Blog: Global Yellow Pages Blog
posted by  Charles Laughlin at  09:05 | permalink | comments [3] | trackbacks [0]

Mar 11 2005
SBC Takes Aim at Competitors in New Ads
A story this week on talks about a new ad campaign from SBC that tries to restore the mystique of printed Yellow Pages while setting SBC Yellow Pages apart from competitors �� referred to only as the ��Different Book�� in the new campaign.

We haven��t seen the ads yet, just the description provided in the Adweek story. But it appears SBC has spared nothing. The spot from GSD&M in Austin, SBCDO��s longtime agency, follows a fairy tale motif and is directed by Francis Ford Coppola��s son Roman (no doubt trying to catch up with his sister Sophia). The ad features a voiceover from veteran character actor Roscoe Lee Browne.

Aside from the spot��s production value, there a few things here worth noting.

First, SBC��s newest efforts reflect a general trend toward investing more in promotion of the printed Yellow Pages. Publishers worldwide tell us that they are spending more these days, in most cases as a direct response to competition.

SBC��s decision to call out the ��Different Book�� also reminds us of the tactic used by Yellow Book (not the ��Other Book��) of using broad humor and images to convey the sense that there is only one option available that can be relied upon to provide complete, accurate and relevant information. In the spot, for example, a dog owner using the ��Different Book�� mistakenly arrives at a veterinarian that caters exclusively to cats.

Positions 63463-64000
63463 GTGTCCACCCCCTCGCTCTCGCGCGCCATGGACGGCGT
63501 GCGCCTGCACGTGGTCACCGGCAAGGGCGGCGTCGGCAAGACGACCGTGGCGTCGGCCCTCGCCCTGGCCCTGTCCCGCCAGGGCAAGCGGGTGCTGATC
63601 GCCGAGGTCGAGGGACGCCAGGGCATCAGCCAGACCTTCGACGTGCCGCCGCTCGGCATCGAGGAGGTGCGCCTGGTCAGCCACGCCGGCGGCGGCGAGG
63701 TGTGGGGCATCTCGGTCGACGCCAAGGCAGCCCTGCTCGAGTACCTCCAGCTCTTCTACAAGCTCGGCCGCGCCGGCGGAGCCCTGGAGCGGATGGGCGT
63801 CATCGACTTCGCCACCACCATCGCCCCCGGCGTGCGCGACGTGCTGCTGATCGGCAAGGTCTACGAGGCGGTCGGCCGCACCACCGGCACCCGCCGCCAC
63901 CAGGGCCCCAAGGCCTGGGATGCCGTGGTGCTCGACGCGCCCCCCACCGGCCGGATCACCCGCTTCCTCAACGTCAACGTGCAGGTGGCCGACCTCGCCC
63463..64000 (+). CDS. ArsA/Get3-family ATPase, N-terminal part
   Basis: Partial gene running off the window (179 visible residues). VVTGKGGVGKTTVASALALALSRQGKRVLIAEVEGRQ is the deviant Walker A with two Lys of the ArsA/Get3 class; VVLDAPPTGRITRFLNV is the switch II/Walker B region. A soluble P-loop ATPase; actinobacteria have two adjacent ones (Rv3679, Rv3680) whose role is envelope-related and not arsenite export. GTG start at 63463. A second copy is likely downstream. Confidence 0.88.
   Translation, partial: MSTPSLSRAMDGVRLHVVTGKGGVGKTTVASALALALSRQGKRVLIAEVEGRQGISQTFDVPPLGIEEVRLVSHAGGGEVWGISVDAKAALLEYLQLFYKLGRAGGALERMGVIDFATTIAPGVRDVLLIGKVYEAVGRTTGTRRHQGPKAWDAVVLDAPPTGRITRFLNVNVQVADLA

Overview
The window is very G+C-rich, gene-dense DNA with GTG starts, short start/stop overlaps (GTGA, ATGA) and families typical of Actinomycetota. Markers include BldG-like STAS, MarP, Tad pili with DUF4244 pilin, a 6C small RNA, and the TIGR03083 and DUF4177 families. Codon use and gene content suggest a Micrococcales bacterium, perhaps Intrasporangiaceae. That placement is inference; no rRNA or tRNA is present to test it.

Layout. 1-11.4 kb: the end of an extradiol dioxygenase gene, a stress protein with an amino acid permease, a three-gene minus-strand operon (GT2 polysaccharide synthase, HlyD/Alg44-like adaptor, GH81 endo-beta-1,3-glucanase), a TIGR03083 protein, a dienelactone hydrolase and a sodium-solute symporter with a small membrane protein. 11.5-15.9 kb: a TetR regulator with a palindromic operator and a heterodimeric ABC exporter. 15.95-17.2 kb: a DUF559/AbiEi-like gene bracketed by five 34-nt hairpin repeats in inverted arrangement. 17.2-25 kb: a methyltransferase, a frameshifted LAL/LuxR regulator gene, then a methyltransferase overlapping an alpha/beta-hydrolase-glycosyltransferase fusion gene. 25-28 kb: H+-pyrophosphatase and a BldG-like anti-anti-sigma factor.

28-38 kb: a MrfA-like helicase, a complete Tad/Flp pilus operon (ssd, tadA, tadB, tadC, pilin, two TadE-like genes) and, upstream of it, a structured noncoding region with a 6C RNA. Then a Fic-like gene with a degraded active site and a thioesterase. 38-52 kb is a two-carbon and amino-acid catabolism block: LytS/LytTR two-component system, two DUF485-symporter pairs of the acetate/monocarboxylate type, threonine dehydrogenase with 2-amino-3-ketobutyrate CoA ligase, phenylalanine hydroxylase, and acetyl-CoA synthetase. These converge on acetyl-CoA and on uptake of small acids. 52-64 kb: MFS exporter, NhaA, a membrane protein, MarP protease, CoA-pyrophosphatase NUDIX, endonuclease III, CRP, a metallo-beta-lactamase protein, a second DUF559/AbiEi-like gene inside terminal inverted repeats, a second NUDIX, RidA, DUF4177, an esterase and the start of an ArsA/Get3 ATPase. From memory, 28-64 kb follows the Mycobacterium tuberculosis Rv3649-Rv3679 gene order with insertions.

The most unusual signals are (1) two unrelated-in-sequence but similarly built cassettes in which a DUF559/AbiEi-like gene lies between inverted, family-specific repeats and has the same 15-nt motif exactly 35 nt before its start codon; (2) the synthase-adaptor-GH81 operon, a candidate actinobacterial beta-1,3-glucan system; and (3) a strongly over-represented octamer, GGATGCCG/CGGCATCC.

And some comments from the people behind the campaign, as quoted in Adweek, are also revealing. Jonathan Silverstein, an account director, said the ads were trying to bring back a sense that the Yellow Pages is a ��magic book.��

He says: ��They were great at one time �� you got everything. But almost like a fable, something bad happened. Something needed to be corrected.��

Silverstein also acknowledges that the success of SBC��s competitors was top of mind as the spots were created. ��They needed to make a statement, remind people that there is a choice and a quality difference.��

Blog: Global Yellow Pages Blog
posted by  Charles Laughlin at  08:35 | permalink | comments [2] | trackbacks [0]

Mar 10 2005
Fear and Backslapping in Las Vegas
Greetings from the Mirage Hotel. I am sitting here staring at Steve Wynn��s enormous signature on his new Vegas strip hotel, poring over my notes from the first general sessions at the Yellow Pages Association annual convention, halfway into its first day.

We heard a lot of cheerleading about the Yellow Pages, but much of it was backed with data and thoughtful arguments. What, if not a trade association, is going to find the glass-half-full way of viewing things?

The morning��s basic talking points to the YP faithful were: Usage is stable; heck, even young people are using the printed Yellow Pages; investors love us; but let��s not be complacent since we have to make sure we optimize our online opportunity if we want to succeed long term.

As an aside, could we please declare a moratorium on the whole ��every threat is also an opportunity�� cliché?